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I'm Feeling Lucky: The Confessions of…

I'm Feeling Lucky: The Confessions of Google Employee Number 59

by Douglas Edwards

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2201386,259 (3.48)1
Comparing Google to an ordinary business is like comparing a rocket to an Edsel. Edwards, Employee Number 59, offers the first inside view of Google, giving readers a chance to fully experience the bizarre mix of camaraderie and competition at this phenomenal company. Edwards, Google's first director of marketing and brand management, describes it as it happened. We see the first, pioneering steps of Larry Page and Sergey Brin, the company's young, idiosyncratic partners; the evolution of the company's famously nonhierarchical structure (where every employee finds a problem to tackle or a feature to create and works independently); the development of brand identity; the races to develop and implement each new feature; and the many ideas that never came to pass.… (more)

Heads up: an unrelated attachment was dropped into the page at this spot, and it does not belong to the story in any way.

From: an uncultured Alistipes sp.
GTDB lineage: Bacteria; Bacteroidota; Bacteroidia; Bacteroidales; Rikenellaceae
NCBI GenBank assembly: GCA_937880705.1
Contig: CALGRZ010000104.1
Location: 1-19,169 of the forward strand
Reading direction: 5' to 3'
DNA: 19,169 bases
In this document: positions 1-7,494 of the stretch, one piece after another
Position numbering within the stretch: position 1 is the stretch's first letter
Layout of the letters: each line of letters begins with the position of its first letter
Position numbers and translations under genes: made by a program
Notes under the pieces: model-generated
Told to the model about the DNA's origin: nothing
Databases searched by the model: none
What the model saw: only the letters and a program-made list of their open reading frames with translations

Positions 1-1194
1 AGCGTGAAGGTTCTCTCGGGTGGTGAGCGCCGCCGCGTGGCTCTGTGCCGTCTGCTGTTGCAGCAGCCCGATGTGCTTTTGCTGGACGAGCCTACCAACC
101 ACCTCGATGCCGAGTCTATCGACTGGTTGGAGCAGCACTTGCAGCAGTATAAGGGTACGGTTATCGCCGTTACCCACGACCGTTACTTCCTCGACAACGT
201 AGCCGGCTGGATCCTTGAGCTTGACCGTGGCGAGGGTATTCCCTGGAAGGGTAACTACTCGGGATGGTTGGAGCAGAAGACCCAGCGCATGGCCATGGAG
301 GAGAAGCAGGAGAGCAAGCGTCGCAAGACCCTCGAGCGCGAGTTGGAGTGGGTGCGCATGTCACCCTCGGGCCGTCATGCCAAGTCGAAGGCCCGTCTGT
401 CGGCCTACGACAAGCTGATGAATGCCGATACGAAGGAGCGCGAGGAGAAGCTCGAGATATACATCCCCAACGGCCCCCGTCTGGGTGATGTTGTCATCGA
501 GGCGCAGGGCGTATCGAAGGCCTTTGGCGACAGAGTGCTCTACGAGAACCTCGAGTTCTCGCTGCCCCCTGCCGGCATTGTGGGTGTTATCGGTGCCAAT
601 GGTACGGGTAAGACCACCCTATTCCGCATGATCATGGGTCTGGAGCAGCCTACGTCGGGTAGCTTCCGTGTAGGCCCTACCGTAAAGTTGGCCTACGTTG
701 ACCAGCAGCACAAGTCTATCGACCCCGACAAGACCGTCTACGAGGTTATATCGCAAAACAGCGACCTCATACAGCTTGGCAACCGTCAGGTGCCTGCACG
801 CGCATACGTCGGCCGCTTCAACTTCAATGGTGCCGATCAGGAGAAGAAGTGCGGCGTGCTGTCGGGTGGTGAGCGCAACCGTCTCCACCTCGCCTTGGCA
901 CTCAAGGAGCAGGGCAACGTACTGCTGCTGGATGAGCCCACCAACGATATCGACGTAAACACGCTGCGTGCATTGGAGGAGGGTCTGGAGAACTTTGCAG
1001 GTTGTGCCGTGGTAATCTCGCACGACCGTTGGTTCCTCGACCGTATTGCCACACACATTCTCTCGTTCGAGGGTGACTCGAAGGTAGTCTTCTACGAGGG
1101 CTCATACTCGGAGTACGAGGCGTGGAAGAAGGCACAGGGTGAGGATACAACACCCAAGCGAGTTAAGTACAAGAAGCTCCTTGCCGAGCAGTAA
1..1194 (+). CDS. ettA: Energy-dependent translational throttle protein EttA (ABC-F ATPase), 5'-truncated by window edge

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Interesting stuff. However, I hated how there would be all this grim foreshadowing every few chapters that would... peter out into nothing. Truly an irritating stylistic tic. ( )
  being_b | Jan 8, 2020 |
Author Douglas Edwards was already an experienced marketer when he started working for Google as its online brand manager. This was in 1999, long before Google went public in 2004. In I'm Feeling Lucky, he gives his inside perspective of Google's transformation from a Silicon Valley startup to a Wall Street behemoth. His focus on the wrangling between business units, as smart people grabbed onto the live wire vision of founders Larry Page and Sergey Brin and implemented it, was the right approach for me.